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Archaeology Notes

Event ID 871586

Category Descriptive Accounts

Type Archaeology Notes


The remains of four or five buildings are situated on a WNW-facing slope about 200m inland and at an altitude of around 75m above the E shore of Loch Long, about 2.5km south of the village of Arrochar. They are backed by a row of crags and surrounded by a head dyke. The head dyke runs from NN 2750 0137 to NN 2769 0182 and incorporates numerous natural boulders along the stretch NW of the main group of buildings. The nearest visible water sources are around 65m NNW or around 80m WNW. Several rows of hawthorns and a pollarded rowan grow close to the buildings. The remains of two further buildings have been identified; one at the SW limit of the head dyke, and one around 50m W of the main group of buildings, situated between these and the loch. Three of the buildings are associated with enclosed garden plots, some of which have been terraced.

There are numerous clearance cairns and evidence of rig and furrow on the hillside below the buildings, within the head dyke, as well as small, terraced areas at the bottom of the slope, close to the loch. The combined extent of the terraced areas, rig and furrow, and clearance cairns (excluding the garden plots associated with the buildings) amounts to around 1 hectare.

All the buildings are of dry-stone construction and none have evidence of fireplaces. The remains of virtually all walls are below window height. Within the main group of buildings, the principal building measures about 14.6×5.6m externally and is oriented WNW-ESE, with two possible entrances on the NNE side. The external walls are about 0.8m thick. There is a low, internal wall across the width of the building, and evidence of modification of the ESE end of the building by the addition of internal walls. An irregular, roughly circular, terraced plot about 20-28m diameter surrounded by a low wall is located 3m WNW of this building.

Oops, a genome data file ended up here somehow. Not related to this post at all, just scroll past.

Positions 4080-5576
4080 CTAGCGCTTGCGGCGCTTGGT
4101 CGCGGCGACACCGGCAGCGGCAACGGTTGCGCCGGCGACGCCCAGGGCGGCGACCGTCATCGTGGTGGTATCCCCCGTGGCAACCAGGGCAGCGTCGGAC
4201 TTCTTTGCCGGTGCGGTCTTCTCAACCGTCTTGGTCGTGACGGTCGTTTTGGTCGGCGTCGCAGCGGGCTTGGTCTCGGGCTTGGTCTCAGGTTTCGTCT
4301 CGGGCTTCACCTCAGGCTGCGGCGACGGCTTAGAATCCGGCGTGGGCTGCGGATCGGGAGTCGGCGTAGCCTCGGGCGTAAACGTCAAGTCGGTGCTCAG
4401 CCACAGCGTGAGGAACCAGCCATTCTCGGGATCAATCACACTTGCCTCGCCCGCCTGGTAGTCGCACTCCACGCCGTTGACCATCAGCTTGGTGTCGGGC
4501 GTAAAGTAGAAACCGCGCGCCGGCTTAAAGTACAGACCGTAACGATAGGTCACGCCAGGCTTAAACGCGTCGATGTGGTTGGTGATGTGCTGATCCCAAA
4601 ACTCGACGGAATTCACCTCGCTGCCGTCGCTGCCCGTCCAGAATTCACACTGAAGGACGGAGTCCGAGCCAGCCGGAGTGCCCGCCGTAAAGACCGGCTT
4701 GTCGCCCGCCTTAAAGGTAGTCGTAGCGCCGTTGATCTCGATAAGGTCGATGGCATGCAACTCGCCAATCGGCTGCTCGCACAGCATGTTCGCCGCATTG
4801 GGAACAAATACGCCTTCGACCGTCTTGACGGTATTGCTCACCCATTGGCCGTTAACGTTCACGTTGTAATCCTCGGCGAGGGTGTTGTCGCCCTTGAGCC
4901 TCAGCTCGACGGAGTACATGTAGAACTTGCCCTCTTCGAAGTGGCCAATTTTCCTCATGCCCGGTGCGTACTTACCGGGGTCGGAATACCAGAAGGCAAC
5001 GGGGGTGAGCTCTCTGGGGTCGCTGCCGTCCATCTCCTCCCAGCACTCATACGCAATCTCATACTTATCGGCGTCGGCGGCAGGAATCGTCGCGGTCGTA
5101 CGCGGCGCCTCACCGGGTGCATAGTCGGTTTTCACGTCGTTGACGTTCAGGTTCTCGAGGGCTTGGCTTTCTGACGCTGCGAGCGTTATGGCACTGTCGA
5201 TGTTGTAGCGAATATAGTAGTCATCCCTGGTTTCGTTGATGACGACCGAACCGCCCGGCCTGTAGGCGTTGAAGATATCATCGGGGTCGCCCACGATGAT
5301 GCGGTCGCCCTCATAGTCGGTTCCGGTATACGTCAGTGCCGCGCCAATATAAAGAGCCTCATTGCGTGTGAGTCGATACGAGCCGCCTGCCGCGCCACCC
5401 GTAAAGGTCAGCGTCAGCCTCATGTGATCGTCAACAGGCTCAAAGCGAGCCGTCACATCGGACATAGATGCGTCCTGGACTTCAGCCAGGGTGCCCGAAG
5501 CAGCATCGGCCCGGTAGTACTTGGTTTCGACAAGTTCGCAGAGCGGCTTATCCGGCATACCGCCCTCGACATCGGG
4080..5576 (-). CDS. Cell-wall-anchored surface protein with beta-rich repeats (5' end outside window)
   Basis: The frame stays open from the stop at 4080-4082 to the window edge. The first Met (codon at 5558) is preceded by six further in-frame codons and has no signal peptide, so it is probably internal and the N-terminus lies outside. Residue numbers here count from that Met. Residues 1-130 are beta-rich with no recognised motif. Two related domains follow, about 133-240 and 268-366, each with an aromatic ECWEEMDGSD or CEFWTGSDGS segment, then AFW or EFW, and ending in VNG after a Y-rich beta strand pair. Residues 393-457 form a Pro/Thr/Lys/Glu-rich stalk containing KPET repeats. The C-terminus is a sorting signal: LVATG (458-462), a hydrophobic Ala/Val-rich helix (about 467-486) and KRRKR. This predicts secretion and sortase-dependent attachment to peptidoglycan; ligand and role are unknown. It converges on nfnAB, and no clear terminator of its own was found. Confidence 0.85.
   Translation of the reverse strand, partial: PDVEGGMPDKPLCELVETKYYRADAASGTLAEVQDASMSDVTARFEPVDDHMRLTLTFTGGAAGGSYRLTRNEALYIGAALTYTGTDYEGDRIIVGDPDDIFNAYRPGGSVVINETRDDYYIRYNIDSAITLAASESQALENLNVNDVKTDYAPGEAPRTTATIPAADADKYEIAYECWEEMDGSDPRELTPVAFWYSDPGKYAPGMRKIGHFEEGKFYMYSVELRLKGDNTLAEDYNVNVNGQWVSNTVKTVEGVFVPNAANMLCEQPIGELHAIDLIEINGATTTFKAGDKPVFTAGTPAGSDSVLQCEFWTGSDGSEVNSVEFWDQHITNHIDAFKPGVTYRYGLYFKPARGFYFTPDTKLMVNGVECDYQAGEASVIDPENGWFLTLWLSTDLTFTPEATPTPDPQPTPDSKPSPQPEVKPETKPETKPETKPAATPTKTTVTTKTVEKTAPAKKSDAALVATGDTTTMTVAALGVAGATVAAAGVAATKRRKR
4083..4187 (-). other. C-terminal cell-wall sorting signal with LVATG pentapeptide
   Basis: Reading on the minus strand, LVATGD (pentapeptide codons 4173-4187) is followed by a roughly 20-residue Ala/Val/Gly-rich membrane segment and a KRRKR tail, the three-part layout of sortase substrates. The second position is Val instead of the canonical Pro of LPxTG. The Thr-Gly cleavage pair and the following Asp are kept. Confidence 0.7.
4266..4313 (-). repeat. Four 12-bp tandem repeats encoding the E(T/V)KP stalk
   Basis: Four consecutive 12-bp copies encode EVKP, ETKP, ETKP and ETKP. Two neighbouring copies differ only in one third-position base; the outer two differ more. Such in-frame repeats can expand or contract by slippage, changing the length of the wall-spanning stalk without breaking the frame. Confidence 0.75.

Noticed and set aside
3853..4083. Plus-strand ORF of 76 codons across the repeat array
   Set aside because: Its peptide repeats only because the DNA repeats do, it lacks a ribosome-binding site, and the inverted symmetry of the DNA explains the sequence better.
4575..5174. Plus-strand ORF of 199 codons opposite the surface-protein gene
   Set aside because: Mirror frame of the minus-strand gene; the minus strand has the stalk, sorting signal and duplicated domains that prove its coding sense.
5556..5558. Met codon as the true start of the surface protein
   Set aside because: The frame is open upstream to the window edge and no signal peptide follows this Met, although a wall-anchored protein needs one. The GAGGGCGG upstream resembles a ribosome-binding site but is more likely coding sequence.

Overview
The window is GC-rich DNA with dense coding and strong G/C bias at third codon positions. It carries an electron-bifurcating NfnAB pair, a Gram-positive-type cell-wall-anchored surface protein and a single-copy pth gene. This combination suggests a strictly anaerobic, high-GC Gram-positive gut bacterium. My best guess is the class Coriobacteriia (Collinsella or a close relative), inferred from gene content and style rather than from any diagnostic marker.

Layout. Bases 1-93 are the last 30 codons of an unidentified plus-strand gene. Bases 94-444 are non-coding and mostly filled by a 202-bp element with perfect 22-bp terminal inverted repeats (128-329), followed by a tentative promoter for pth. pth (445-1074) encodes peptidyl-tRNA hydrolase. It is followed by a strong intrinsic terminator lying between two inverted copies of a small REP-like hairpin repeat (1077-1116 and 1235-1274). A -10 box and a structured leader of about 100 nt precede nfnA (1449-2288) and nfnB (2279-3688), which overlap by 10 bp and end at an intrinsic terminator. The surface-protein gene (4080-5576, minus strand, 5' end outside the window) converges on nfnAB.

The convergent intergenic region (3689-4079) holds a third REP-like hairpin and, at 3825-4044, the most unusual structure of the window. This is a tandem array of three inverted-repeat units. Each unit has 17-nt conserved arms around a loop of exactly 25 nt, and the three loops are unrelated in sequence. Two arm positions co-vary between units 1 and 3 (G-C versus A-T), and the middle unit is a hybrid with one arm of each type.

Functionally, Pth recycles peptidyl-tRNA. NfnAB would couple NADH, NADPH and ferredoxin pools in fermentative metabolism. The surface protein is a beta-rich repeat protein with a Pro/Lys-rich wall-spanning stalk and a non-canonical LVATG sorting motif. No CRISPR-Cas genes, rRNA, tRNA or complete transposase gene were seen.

A second building located SSW of the principal building measures about 7.2×5m externally and is oriented SSW-NNE with a doorway facing WNW. Its external walls are about 0.7m thick. There is a small addition on the outside of the NNE wall and an irregular, roughly circular, terraced plot about 22-26m diameter surrounded by a low wall attached to the SSW wall.

A third building is located NNE of the principal building. It measures 5.4×4.6m externally and is oriented almost N-S, with an entrance in the S wall and a possible window in the N wall. Its external walls are about 0.8m thick. There is evidence of extensive modification including possible narrowing of the doorway and the additon of an internal wall in the SE corner. The distribution of rubble to the west of the building suggests that it may once have extended in this direction. The head dyke abuts the NE corner of this building.

A fourth building is located WNW of the third building. It measures about 3.8×4m externally, but is of poor construction and the ESE wall is slightly longer than the opposite WNW wall. The walls are about 0.6m thick. There is an entrance in the SSW corner.

A fifth building lies about 29m N of the principal building. It is oriented N-S and is almost square, measuring approximately 5.8×5.8m externally, with an entrance in the W wall and a possible window in the S wall. The external walls are about 0.7m thick. A roughly rectangular plot bordered by a stone wall surrounds the building, joined to the NE and SW corners, with an entrance to the W, adjacent to the building. The plot (including the house) measures about 19×14m and its enclosing wall incorporates some large, natural boulders. Part of the wall surrounding this plot has a more regular appearance, with a squared corner to the SW, than the other plots and there is evidence of a possibly earlier plot to the N of the building.

The earliest mention of the site (referred to as Murlagan) is noted in a manuscript dated 1514, when it was given to John McFarlane by Dugal McCoull, in payment of a debt (Hill Collection of McFarlane Manuscripts, Procurator Fiscal's Library, Glasgow). Throughout the late 1500s and 1600s, Murlagan was valued at 20 shillings, and was given as life-rent to the spouses of various members of the Clan McFarlane. In 1787, the Duke of Argyll commissioned the building of a road along the east side of Loch Long below High Morlaggan. This was soon followed by the construction of a small group buildings on the roadside below High Morlaggan, also taking the name Morlaggan (modern-day Morelaggan). Estate records from the early 1800s record four tenants at Murlagan when, together with the neighbouring farm of Tynalarach, Murlagan provided pasture for 600 sheep. Muirlagan was included in the sale of lands to Luss estates in 1821. The West Highland Railway was built in 1890, parallel to the road on the hillside above High Morlaggan. Only two buildings are marked as roofed on the 3rd edition Ordnance Survey map (1914), and the last mention of anyone living there was in 1916. It is believed that much of the stone from High Morlaggan was used to construct the newer buildings beside the road.

Information from SRP High Morlaggan, October 2009.

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